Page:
Аgora goes to Constitutional Court to contest prosecutors' powers to inspect NGOs

posted 15 Sept 2014, 11:25 by Rights in Russia   [ updated 15 Sept 2014, 11:43 ]
10 September 2014

Source: HRO.org (info)
Activists from Аgora Human Rights Association are appealing to the Constitutional Court over the prosecutors’ powers to decide the frequency and length of inspections carried out on legal entities. Аgora maintains that prosecutors have begun inspecting NGOs too often and without good reason.

Ramil Akhmetgaliev, a lawyer at the Аgora Human Rights Association, submitted the appeal to the Constitutional Court. He is asking for recognition that a number of norms specified in the Federal Law “On the Prosecutor's Office of the Russian Federation” are contrary to the Constitution. These norms assign to the prosecutor's office the right to carry out inspections, but do not regulate the actual procedure.

According to the website of Russian Business Consulting (RBC), the lawyer stated that "At present, there is legal uncertainty due to the absence of clear regulations about prosecutors’ inspections ".

Akhmetgaliev said that the law does not regulate either the frequency with which the inspectorate department may carry out inspections on legal entities, or their length.

Prosecutors are not obliged to inform legal entities when a routine check on them is starting. Prosecutors fix different deadlines for fulfilling demands in each individual case, sometimes only giving organisations a few days.

Ramil Akhmetgaliev said that from 2013 to 2014, prosecutors carried out five inspections of the activities of Agora, with some of the inspections duplicating each other. The prosecutors checked several times on the organisation's activities in a given period and asked for the same documents each time.

Grigory Melkonyants, co-chair of Golos, told RBC, "This problem began after prosecutors began doing vast numbers of inspections of NGOs last year".

He said that staff at the prosecutors' office asked for a large number of documents to be handed over at very short notice, often repeating the same requests as tax inspectors, and they applied sanctions against organizations which did not manage to gather the necessary documents together by a such a tight deadline.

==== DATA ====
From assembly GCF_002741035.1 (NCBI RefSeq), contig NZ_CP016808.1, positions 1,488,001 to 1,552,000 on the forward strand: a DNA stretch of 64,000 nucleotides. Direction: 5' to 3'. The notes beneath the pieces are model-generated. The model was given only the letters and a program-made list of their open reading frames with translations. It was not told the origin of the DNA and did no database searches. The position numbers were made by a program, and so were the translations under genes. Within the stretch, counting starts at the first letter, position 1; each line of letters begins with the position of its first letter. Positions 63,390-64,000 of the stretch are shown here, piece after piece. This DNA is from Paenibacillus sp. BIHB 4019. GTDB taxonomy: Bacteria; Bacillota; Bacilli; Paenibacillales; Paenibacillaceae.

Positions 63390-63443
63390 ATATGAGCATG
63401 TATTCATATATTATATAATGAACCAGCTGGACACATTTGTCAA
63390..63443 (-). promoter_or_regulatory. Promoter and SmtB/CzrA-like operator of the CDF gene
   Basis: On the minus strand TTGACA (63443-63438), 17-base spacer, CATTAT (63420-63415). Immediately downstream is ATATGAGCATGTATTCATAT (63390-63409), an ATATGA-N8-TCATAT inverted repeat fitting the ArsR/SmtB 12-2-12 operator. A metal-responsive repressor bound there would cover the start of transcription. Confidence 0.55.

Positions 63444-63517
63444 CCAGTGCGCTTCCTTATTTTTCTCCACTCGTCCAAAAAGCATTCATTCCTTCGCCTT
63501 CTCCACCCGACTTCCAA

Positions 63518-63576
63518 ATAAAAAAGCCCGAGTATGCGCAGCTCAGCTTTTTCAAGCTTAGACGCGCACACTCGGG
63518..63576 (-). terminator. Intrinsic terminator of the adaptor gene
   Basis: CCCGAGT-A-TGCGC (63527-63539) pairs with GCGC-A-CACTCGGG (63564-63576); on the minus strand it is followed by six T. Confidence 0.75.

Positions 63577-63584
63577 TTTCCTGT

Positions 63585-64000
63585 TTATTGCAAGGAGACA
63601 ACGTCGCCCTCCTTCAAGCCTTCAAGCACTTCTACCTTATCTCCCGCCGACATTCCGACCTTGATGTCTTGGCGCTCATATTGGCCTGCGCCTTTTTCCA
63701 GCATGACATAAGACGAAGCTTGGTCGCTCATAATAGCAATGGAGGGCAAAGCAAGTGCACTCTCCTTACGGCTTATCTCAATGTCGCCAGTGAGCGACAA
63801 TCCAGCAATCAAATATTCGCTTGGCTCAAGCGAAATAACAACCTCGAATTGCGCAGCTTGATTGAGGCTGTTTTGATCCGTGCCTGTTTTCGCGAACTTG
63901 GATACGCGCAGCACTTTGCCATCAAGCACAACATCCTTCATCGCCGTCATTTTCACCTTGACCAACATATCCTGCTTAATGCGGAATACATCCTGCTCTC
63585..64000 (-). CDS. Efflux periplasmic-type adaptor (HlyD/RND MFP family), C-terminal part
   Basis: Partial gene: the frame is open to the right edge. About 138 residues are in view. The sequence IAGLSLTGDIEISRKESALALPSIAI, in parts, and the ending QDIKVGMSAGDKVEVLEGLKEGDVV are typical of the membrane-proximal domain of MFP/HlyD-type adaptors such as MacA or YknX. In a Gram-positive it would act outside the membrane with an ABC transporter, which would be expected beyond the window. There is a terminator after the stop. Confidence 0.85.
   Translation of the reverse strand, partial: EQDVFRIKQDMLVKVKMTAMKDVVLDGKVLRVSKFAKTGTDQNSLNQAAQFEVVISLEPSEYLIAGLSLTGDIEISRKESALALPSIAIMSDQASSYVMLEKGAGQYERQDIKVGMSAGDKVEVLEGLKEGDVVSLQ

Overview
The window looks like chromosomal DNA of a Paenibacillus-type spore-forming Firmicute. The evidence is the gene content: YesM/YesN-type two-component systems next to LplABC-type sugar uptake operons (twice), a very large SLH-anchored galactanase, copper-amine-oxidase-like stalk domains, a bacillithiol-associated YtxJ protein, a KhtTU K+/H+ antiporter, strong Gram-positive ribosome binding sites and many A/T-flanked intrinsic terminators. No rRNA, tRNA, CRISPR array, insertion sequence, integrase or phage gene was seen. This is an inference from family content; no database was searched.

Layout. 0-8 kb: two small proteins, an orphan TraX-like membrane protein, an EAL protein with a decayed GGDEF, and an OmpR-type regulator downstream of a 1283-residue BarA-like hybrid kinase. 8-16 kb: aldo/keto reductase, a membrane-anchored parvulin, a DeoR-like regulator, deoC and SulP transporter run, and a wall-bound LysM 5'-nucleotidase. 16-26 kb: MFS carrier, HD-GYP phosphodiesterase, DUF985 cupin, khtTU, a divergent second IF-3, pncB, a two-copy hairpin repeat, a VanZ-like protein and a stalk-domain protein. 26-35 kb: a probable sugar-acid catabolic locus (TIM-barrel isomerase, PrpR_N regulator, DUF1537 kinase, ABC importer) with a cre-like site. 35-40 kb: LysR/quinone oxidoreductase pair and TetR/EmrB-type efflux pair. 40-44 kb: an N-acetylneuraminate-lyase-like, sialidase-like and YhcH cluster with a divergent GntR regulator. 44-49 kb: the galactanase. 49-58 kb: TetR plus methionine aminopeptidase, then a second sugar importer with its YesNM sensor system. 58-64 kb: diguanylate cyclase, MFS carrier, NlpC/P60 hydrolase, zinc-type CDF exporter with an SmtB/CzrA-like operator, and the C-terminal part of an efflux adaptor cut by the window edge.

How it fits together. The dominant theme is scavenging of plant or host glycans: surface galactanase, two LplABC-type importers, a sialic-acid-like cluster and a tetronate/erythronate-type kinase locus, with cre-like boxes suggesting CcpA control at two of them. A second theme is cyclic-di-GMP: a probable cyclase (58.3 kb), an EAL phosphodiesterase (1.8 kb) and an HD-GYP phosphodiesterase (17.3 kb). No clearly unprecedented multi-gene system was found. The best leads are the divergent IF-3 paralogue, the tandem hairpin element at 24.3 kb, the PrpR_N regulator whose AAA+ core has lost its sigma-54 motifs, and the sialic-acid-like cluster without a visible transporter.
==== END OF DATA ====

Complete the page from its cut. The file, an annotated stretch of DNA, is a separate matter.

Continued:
According to Melkonyants, "Changes are required so that people can interact with prosecutors in a civilised way. It is therefore crucial to define prosecutors' powers very precisely, and make staff bear responsibility if they exceed their powers." 

Agora lawyer Akhmetgaliev notes that if the Constitutional Court recognises that the standards in question are contrary to the Constitution, there will probably need to be a change in the law “On the Prosecutor's Office”, as well as reform of the whole regulatory framework concerning inspections of legal entities by prosecutors. He believes that "This would protect legal entities from groundless interference in their activities by prosecutors".

RBC did not find anyone in the Office of the Prosecutor General prepared to comment on the appeal by human rights activists.

Elena Topoleva-Soldunova, a member of the Presidential Council for Human Rights, supports the activists. She says that, "There are many examples of cases where human rights organisations have been subjected to large numbers of inspections: no sooner does one finish than the next begins. They have no time left to do their work — they keep having to spend so much time sorting out all the necessary papers for inspections". 

Translated by Suzanne Eade Roberts